Capital —What collateral do you own? Lenders will ask you to disclose all real estate you own, the amount of cash you have in checking and savings accounts, other investments, and any other personal property you own.


Credit scoring is another method that some lenders use to determine whether you meet their lending criteria. Credit scoring is done by computer. It is a statistical method used to evaluate your payment history and other factors.

The lender’s underwriting guidelines assign a specific score to various elements of your loan application, such as your ratios, the down payment you put to the loan, number of credit cards you have, your payment history to other creditors, etc. They then calculate an overall score based on all of the above. If your score is high enough, they will grant you credit. If not, then they may not grant you credit.


After you have gone through the process of ordering your credit report and correcting any incorrect information, you will need to focus on rebuilding your credit history. You’ll need to update your existing file and start working toward establishing a strong, new credit history that proves you have changed poor repayment habits, if those were in fact part of your old history.

• Supply the credit bureau with any positive information which may not appear on your report.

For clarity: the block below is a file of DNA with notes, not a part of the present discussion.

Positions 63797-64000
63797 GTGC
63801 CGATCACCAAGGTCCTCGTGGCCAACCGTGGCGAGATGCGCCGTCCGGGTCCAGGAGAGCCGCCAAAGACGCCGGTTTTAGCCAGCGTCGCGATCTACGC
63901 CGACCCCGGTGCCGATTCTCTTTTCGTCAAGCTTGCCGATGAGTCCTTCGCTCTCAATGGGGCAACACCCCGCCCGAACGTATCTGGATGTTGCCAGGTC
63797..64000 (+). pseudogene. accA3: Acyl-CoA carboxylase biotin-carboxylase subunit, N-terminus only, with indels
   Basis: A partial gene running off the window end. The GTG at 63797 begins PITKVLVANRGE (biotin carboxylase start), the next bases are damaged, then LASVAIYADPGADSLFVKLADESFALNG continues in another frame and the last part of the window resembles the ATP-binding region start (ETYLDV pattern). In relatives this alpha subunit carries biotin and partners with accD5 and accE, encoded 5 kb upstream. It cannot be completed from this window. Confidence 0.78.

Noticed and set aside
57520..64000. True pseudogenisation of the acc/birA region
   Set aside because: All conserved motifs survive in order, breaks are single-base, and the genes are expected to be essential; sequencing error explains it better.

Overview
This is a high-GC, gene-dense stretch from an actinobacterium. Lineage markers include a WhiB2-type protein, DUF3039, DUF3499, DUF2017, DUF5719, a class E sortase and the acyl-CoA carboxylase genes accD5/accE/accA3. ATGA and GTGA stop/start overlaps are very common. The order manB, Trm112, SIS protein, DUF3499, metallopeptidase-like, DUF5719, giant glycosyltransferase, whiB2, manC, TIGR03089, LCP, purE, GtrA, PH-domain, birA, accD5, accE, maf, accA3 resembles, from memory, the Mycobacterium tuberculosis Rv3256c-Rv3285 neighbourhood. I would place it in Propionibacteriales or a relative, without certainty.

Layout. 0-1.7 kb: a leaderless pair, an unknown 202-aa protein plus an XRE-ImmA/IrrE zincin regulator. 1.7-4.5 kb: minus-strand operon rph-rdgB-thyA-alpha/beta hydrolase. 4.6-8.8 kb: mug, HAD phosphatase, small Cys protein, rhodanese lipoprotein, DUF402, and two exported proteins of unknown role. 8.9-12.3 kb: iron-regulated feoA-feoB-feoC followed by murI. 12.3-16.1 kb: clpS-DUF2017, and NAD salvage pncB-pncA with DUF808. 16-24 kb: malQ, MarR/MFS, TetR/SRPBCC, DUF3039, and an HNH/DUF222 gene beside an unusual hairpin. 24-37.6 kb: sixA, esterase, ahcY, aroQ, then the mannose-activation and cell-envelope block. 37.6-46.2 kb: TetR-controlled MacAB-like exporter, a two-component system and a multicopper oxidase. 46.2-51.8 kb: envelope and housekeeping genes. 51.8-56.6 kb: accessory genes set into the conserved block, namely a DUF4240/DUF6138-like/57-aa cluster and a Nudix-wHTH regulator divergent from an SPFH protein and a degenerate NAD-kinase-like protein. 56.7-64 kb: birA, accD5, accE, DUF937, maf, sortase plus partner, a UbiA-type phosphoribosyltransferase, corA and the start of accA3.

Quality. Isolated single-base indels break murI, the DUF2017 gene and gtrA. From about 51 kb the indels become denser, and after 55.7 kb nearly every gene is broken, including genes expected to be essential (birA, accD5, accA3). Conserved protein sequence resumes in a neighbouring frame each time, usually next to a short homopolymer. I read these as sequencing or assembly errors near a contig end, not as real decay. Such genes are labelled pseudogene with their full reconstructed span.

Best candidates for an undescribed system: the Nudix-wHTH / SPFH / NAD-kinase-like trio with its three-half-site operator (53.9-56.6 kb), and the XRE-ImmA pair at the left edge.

• Make sure the status of all accounts on the report is accurately reflected.
• Close any open accounts you’re not using.
• Work with your creditors to delete derogatory information that is not yours.
• Clear up any erroneous student loan matters.
• Clear up any incorrect public record information.


• Open a checking and savings account and begin making regular deposits even if they are small.
• Apply for a department store or gas credit card (easier to qualify for) and pay all your bills on time, including your utilities.
• If you feel you need a credit card for identification, for travel, or for emergencies, take out a secured credit card by depositing money with the issuing bank and
make charges that you pay on time (interest is generally 7-23% and some cards have no annual fee).
• If you need to buy a car, put down a high down payment and select the most economical car that fits your needs (not your wants) at a low price.
• If you are married, it is a good idea for each spouses to establish their own, separate credit history. The Equal Credit Opportunity Act requires that if you have had a joint account, you can request a creditor to report your individual participation and performance on that account separately.
• In the future, do not go overboard with credit. You could be turned down for new credit if you already have too much revolving credit.


Going forward, make a commitment to yourself to pay your bills on time. Late payments not only cost you money you could be spending on other things, they also ruin your credit report. If you must use credit, limit it to what you can pay back in a short period of time. Know what you can really, comfortably afford to pay for purchases with the income you have, and limit your borrowing to that amount.

Keep your borrowing to just a few lines of credit. If you can’t resist temptation, cut up all the cards and close down all lines of credit. Most of all, take advantage of this fresh start. Save money. When you need credit, learn how to shop for it. Make a spending plan and follow it. Don’t be distracted by someone else’s plan for your money.

Take control of your own future.

Your Rights Under The FCRA >>